Saturday, February 13, 2010

Homeschooling All These Kids. . . And What About Baby?


How do you handle multiple ages? 

Okay, so I have seven kids.  I have homeschooled them all since the beginning.  I guess that means that I can handle multiple ages.  And if I can, so can you  Because believe me, I am not Super Homeschool Mom.  I'll admit, it's not always easy.  Seven different grades was tougher than I imagined and I can look back and see many areas where I could have done better.  But I can also see many areas where I can say, "Yeah, that worked pretty well." 

Unit studies is a key for our family in homeschooling a diverse age group.  With unit studies, you take a topic and dig in, branching out into various subjects that connect as a whole.  The whole family can study the same thing together, working individually only in those subjects that demand it (such as math and reading skills).  We typically would base these in history, following a chronological method of study.  Sometimes we would choose by topics of interest to the kids, sometimes I would decide to alternate history and science.  At times I would put these together myself (Valerie Bendt books are a great help in this!), but we've also used Weaver, Sonlight, Learning Adventures, Night Owl Creations, Live and Learn Press, Greenleaf Guides, Christian Cottage Studies and Truthquest.  I'm not very good at sticking to someone else's plan and always ended up tweaking these to suit our family.  Having a jumping off point is always a plus though (And the Truthquest Guides are now must haves for us).  We have kept the kids together for unit studies as long as possible, depending on the student.  As they get into high school, they tend to want to work more independently but I miss their interaction and try to keep them involved with at least read alouds, even history when I can.

Unit studies are great, but how do we handle different levels of math and reading skills?  This was a tough one for awhile.  I found myself frequently trading in math and reading programs, as each year presented new challenges in juggling it all.  For us, the answer has been found in making good use of the computer.  Teaching Textbooks teaches and grades right on the computer for grades 4-7.  This has been a lifesaver for me!  I consistently failed at checking math papers in a timely fashion.  I hate math and the last thing I want to do in my "free time" is grade icky old math papers.  It was also a struggle to be enthusiastic in teaching it.  Now the software does it for me, he teaches and lectures right on the computer, they input their work and voila- I just have to glance at the gradebook to see how they are doing.  We have also made use of Videotext Algebra in the past, Key to Algebra for my math phobic girl,and the Professor in a Box Accounting Course.  We did the same thing for phonics skills with my youngest two.  Click and Read and Explode the Code Online have allowed them to work independently, while teaching them the skills they need in this area.  Spending a greater chunk of my budgeted homeschool money for curriculum that can do that has been a great help in teaching multiple ages (The last two I subscribed to through Homeschool Buyers Co-Op for a great discount!).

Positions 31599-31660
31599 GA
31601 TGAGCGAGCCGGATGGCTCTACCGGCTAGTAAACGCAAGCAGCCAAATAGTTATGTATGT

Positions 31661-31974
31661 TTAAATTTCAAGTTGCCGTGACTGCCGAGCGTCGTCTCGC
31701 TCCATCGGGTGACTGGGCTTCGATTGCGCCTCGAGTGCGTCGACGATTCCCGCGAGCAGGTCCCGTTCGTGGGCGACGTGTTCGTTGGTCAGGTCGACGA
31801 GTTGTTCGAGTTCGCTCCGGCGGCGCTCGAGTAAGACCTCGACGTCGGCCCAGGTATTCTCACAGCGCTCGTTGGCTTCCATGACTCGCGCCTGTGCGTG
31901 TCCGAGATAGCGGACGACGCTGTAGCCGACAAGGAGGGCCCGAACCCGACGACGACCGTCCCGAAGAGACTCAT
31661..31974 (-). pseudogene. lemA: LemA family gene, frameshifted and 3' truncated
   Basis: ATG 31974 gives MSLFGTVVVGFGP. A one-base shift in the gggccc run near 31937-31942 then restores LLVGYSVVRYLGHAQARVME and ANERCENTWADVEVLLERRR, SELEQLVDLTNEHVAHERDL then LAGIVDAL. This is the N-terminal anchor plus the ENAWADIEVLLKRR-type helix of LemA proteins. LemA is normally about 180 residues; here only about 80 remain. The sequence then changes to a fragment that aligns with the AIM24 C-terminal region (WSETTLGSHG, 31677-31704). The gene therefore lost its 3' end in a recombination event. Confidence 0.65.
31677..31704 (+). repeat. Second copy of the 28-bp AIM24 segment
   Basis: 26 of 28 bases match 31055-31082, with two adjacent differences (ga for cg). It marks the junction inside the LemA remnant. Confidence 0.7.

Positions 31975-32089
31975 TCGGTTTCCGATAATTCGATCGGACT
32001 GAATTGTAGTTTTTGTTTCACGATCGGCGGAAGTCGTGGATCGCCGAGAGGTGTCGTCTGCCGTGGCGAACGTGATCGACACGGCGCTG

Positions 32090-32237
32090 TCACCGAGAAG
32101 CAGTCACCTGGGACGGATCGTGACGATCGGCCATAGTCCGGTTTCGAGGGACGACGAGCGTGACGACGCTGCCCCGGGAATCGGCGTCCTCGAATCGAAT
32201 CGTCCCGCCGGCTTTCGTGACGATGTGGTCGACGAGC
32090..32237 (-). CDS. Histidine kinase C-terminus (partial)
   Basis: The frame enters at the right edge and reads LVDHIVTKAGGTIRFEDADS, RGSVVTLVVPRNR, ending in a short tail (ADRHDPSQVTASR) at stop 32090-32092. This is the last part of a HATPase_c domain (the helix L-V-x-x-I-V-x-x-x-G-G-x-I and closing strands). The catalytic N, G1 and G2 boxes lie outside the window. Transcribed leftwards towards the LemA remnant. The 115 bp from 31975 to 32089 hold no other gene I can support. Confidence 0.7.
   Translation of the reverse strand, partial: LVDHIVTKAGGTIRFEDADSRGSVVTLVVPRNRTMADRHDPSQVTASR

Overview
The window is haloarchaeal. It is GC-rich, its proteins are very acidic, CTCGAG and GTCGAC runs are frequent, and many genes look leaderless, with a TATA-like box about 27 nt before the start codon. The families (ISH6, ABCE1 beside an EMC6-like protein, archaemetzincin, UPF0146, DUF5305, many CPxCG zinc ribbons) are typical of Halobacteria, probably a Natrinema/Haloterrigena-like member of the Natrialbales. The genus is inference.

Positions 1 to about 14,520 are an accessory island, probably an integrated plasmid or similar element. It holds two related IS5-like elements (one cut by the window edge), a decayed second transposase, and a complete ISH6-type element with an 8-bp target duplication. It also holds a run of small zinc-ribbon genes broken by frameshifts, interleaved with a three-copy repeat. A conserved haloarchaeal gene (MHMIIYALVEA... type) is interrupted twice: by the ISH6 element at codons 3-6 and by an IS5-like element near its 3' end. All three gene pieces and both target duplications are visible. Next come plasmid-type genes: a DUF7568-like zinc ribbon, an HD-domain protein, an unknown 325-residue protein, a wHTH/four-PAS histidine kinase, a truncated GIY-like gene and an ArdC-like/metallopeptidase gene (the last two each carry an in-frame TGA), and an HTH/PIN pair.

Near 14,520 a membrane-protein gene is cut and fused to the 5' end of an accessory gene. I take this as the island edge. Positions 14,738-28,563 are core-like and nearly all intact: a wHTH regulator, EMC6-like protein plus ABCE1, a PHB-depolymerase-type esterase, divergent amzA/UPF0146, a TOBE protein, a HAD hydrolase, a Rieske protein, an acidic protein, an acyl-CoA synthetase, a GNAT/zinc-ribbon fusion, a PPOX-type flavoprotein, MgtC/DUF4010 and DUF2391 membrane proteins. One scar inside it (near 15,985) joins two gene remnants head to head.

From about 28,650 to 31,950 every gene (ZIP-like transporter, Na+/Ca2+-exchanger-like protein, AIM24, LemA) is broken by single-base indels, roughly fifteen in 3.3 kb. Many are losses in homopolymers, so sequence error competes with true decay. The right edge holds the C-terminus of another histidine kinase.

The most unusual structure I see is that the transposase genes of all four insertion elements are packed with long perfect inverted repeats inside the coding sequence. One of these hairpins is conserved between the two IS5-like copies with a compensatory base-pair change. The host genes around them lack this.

How do you homeschool with a baby or toddler?

This question's a tougher one to answer.  I did it but it's been awhile and I don't really remember specifics, just that it worked.  I remember having a toddler crawling all over me while I read aloud, I remember taking breaks to nurse the baby, I remember the "School Time" tub of toys I hoped they would play with long enough for me to accomplish something.  I know I didn't wait for naptime (I wanted to rest then too!) but somehow we managed to get school done with a baby and/or toddler in the room.  I did make good use of the baby swing, the Sling, and the playpen.  And Goldfish were always a plus.  Otherwise, my memory has failed.  Maybe I've purposely blocked it out.  GRIN.  What I can say in encouragement though is that I managed to graduate my oldest and he had babies and toddlers around the majority of his life.  That season of life will come to a close at some point and you'll be scratching your head, wondering how you possibly managed to do it all and encouraging someone else that, yes, you can homeschool with babies and toddlers.

Just don't ask me how.       


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2 comments:

Raven said...

Thank you for this post! I have a 3 year-old and a 1 year-old and am struggling with how to make it all work with a 1 year-old (granted, the oldest is only 3, so "it all" isn't that much yet). And thank you for mentioning that you want to rest, too, during nap time. I've read other posts where they say to get the heavy schooling done during nap time, but I need that time to relax and stay sane! ;) Bring on the goldfish...

Loving learning at Home said...

Great post Lori. We love unit studies too. They make teaching multiple ages so much easier.

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